Showing posts from July, 2009

Naughty Puppets! So NSFW

My friend Basil Twist is involved in bringing these amazing puppets to New York. From the website: July 28-August 2, 2009 Grotesque. Charming. Sordid. Tiny. Los Grumildos are automated puppets, miniature beings that skulk about a world somewhere between Victorian dollhouse and red light district. The brainchildren of Peruvian artist Ety Fefer finally land in North America at HERE Arts Center, after four years of touring catacombs, suburbs, festivals, and bars in Europe. This voyeuristic experience was inspired by the characters that inhabit the shady areas of downtown Lima, Peru. Fefer creates a kind of magical world that serves as a home for these marginal creatures that tend to be rejected and despised by society. The hyperrealist details of each plasticine puppet bring out their most intimate feelings, but the narrative is left to the viewers. A 30-minute self-guided tour. Half-installation, half-kinetic theater. $7 only. 6

The Camden Council's Statement on Burlesque

"The Council has met with the burlesque community in response to their concerns and agreed to seek a clearer understanding of what constitutes adult entertainment. This will help define what reasonable measures premises should put in place prior to adult entertainment being performed. " The Camden Council's Statement on Burlesque Previously: Is Camden Council Banning Burlesque? Certain comments below the Timeout article seem to be related to Penny's argument against burlesque . (I find it so ironic that this article is illustrated with an image of Julie Atlas Muz .) Penny diluted her argument herself in her discussion with Dr. Lucky when she said, "I'm a massive fan of burlesque," a position nowhere reflected in the inflammatory article. It appears certain kinds of burlesque are ok, others not so much. If it's not laden with politics, if it's just pretty, watch out! There goes the neighborhood.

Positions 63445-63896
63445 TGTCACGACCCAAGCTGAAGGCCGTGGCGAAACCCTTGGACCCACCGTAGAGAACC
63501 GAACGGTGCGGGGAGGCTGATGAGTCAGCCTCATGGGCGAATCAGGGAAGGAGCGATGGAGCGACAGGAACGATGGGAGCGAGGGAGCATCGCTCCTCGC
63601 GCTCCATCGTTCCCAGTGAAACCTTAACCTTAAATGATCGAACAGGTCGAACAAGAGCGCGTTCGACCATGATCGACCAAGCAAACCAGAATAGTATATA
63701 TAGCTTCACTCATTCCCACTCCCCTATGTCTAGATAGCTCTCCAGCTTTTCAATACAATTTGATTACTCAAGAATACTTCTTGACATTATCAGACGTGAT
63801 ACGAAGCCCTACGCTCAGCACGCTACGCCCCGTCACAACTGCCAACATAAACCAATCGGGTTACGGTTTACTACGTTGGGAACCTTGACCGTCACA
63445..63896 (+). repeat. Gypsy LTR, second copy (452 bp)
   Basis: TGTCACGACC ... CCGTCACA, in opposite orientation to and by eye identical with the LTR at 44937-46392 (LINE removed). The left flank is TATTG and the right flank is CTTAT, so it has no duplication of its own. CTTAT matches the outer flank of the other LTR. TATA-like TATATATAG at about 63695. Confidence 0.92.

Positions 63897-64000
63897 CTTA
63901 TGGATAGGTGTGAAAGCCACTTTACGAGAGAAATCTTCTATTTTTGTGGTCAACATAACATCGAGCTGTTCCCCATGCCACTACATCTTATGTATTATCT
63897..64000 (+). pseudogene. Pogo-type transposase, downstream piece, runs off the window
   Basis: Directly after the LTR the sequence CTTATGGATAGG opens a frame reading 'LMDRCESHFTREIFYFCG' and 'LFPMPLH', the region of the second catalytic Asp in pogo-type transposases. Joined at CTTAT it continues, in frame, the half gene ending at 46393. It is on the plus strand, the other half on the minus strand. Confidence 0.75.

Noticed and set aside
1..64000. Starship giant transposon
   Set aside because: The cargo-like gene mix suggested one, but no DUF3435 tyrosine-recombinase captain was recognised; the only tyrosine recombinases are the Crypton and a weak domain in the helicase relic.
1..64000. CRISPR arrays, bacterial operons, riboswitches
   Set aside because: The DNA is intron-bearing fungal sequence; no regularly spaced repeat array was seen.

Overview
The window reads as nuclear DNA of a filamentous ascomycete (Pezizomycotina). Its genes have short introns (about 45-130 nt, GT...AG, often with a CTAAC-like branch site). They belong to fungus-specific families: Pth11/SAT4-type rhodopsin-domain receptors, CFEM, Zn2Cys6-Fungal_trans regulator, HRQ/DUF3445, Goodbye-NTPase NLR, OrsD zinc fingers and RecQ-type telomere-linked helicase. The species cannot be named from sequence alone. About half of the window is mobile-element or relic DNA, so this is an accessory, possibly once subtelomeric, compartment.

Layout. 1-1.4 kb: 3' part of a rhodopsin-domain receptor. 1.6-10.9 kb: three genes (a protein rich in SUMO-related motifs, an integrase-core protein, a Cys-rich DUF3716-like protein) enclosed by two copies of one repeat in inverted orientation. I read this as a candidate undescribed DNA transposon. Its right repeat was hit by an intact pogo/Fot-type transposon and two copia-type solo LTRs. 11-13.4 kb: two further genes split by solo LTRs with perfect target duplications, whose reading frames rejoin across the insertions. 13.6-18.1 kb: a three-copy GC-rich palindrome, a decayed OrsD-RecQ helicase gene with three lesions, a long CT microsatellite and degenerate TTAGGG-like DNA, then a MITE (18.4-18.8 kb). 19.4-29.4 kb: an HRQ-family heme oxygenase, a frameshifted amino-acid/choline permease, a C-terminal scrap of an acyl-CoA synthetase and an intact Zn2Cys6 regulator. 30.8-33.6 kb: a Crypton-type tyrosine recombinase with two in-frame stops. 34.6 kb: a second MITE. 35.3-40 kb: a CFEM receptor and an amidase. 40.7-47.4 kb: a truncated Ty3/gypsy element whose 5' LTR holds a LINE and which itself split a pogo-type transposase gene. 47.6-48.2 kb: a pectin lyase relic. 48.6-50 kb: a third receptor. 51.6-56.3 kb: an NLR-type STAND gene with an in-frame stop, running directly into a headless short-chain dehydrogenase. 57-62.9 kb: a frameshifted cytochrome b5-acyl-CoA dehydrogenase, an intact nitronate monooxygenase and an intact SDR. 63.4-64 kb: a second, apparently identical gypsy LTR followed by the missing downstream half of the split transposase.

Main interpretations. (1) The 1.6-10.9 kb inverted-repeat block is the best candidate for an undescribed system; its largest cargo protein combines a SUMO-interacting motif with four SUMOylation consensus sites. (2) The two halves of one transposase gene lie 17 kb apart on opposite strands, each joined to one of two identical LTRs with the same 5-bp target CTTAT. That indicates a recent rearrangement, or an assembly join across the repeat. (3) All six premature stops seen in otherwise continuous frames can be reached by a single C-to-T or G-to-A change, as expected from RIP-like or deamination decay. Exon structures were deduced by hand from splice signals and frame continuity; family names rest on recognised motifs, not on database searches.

Remembering Cronkite Remembering Wassau

'One of his most memorable interviews, he later said, was with Hinda Wassau, the burlesque star who invented the stripper pole. 'When [Walter] Cronkite, desperately searching for something he could get into family-friendly newspapers, asked her about the role of burlesque in boosting wartime morale, Wassau grabbed him by the lapels of his jacket. ''Let me tell you something,'' she snarled at the shaken Cronkite. ``The morals behind a burlesque stage are just as good as the morals at Radio City.'' ' Click here to read remembrances of Walter Cronkite. Read More: Most trusted' voice in America goes silent Does anyone have any pictures of Hinda Wassau?

International Burlesque in Our Flickr Group

The Flickr Burlesque Group now has over 1200 members! Recent posts have included images from Milano, London, and Paris! Click the images to find out who and where.

Sealboy and the Blondes

One of my favorite burlesque shows of all times was Sealboy and the Blondes at the Slipper Room in 2008, featuring Mat Fraser and Julie Atlas Muz. I was in a dark place and it brought me to the light. And it ended with this cream pie fight: Night before last they took this show to Fire Island--read all about it! Nardicio Presents Sealboy & the Blondes at the Palace, Burlesque for a Full Moon Night

Lisa Kereszi's Burlesque Photos on Display!